I grew up during the 1980s, the years known in America as the Decade of Greed. The US economy was flying high, and consumers’ tastes in “adult toys” – cars, boats, LV handbags, etc. – ran toward conspicuous excess. Bumper stickers and T-shirts sported the axiom of the day: “He who dies with the most toys, wins.”
I was a highly observant, and highly impressionable, young student of life and, lacking an internally-driven sense of self-worth, I began to crave the outward signs of power and success. Over time, how I felt about myself was based on how I measured up against other people. Other extremely successful people.
Bill Gates and me
Take Bill Gates. By the time I graduated from college, Bill Gates already had dropped out of Harvard, built Microsoft, and become a billionaire. He and I even had a bit of a personal connection, since his wife Melinda had preceded me at Duke by just a few months. By contrast to them, I didn’t know how I’d make my first million.
Then there was my UCLA business school classmate who, upon our graduation, moved to Silicon Valley and rented out her garage to a couple of young kids. Right there, that summer, they started a search-engine company and named it Google. She created their original doodles, and became one of the company’s first executives.
Anytime I read news of someone, I wondered: “Why is this person ahead of me? What title does she have?” And then: “Am I on the right track? Had I make a mistake somewhere?” Newspapers compounded my misery by printing the ages of all those successful people right beside their names. When someone was my age or younger, I felt nauseous: “Where did I go wrong?”
Why we lose in the race to win
Did all this belly-aching serve me any good purpose in life? Does competition motivate us toward better performance?
In his book No Contest. The Case Against Competition. Why We Lose in the Race to Win, psychologist Alfie Kohn reviews many studies and concludes, “the evidence is overwhelmingly clear and consistent” that “superior performance not only does not require competition; it usually seems to require its absence.” In fact, he says, a competitive system perpetuates itself by keeping self-worth low and making even the winners constantly needy of more success. He says, “We compete to overcome fundamental doubts about our capabilities and, finally, to compensate for low self-esteem.”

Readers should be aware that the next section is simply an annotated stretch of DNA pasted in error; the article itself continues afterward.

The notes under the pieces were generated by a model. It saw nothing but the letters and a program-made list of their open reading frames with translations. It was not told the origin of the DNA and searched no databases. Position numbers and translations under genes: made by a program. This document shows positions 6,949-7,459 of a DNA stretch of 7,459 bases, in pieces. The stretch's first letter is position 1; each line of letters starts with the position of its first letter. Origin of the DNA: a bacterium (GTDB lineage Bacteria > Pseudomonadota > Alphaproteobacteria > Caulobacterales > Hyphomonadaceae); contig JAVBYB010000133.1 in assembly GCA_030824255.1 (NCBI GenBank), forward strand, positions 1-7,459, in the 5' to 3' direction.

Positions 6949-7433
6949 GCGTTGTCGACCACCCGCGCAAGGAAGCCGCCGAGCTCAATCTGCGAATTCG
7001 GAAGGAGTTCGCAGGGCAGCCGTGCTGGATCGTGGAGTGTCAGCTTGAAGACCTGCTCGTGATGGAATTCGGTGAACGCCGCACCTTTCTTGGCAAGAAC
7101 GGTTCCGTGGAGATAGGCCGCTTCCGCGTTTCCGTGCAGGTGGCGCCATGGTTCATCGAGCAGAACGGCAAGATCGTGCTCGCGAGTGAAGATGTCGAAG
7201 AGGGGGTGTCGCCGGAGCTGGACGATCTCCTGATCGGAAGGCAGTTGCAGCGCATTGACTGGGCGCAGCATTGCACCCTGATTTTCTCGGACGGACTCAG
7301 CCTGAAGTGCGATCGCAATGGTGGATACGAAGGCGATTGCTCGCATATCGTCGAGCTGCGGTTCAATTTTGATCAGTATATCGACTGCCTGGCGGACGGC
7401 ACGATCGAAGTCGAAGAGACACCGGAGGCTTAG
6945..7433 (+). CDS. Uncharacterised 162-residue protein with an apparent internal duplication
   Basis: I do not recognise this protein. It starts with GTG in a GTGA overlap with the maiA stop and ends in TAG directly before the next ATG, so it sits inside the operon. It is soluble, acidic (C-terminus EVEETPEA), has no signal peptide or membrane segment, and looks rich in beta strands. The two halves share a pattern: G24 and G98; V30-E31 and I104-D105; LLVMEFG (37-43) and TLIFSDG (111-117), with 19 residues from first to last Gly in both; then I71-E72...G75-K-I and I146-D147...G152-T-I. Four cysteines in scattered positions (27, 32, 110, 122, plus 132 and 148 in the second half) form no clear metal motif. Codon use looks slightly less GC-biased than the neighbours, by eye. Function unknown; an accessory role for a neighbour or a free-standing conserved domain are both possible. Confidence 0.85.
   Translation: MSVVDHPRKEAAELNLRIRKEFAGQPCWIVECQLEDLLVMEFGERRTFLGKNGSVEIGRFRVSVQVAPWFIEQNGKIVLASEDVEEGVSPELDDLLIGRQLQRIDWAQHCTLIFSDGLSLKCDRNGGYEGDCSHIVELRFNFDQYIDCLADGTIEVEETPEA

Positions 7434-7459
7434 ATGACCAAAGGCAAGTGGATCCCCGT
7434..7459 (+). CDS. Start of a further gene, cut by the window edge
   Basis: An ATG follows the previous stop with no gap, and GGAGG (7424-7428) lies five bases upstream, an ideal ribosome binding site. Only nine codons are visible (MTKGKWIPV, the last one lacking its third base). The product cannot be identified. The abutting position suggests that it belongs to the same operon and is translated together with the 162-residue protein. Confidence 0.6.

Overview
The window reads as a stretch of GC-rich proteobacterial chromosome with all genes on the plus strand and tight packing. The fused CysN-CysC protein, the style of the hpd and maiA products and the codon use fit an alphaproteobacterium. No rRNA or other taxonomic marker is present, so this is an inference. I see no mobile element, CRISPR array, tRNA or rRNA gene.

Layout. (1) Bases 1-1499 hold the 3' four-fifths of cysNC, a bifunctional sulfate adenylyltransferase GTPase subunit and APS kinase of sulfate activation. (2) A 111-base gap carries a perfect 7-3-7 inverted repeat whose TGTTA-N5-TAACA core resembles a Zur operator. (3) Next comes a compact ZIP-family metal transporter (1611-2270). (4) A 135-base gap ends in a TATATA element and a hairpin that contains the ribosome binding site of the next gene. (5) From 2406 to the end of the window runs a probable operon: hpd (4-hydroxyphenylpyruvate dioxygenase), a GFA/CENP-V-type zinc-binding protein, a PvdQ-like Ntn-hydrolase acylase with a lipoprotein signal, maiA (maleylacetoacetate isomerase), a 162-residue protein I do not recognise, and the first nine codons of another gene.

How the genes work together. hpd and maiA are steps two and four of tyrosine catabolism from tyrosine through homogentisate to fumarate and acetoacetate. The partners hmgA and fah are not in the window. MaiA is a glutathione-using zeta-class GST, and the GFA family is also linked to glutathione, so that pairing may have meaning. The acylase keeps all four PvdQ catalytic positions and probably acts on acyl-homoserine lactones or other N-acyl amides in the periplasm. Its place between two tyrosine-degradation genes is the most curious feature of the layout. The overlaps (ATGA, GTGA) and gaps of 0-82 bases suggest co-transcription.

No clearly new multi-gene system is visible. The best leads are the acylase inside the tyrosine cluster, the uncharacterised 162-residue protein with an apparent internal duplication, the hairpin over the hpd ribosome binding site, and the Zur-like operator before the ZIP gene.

In other words, when we view life through the lens of competition, we’ll always end up feeling small. This point is dramatized in political scientist Xandra Kayden’s book Surviving Power, about ex-politicians and their experience of leaving office. Some “survived,” while others sank into depression.
The trappings of power can feel great. When I was appointed Deputy Mayor, I began to think of myself as a Very Important Person indeed. I thought: “I deserve to have 50,000 city employees stand to attention when I enter a room. TV news reporters follow me around because everything I say is meaningful!”
But when our term ended and Los Angeles elected a new Mayor, and suddenly, the camera bulbs stopped flashing in my direction. I was adrift. I was forced to look in the mirror and face up to the question: “If I’m not the Deputy Mayor of Los Angeles, then who am I?”
I was 35, with a lot of living still ahead. It was time to identify and build upon what’s unique about me away from the public eye. It was then, after I left office, that I began to amass the true power that comes from within.
You are enough
He who dies with the most toys, leaves the world empty-handed just like everyone else. This can be rather confusing. After all, from the moment we start school, we’re trained to see all the people around us as names and numbers ranked from high to low. As students, our “job” is to be better than everyone else and get to the top.
Other people are not our standard. Your journey is different from mine, and our journeys are different from that of any other person.
Once we leave school and enter the real world, however, the giant spreadsheet disappears. The world will always contain people who are more successful, and those who are less successful, than you and me. All of that is completely irrelevant to our lives. Other people are not our standard. Your journey is different from mine, and our journeys are different from that of any other person.
There’s nothing wrong with pursuing success, or the power to influence society and the world around us. But it’s wrong to pursue success in a way which cuts yourself off from yourself or in a way which isolates you from other people because you view them simply as obstacles and competitors.
When we compare ourselves to others, we only diminish ourselves and our own possibilities. We can instead focus on own unique and beautiful selves, and we can revel in the fabric of our shared humanity. Indeed, we all are more alike than we are different.life-is-not-a-competition-dont-compare-yourself-to-others
Warmest wishes from my family to yours for a wonderful Mid-Autumn festival!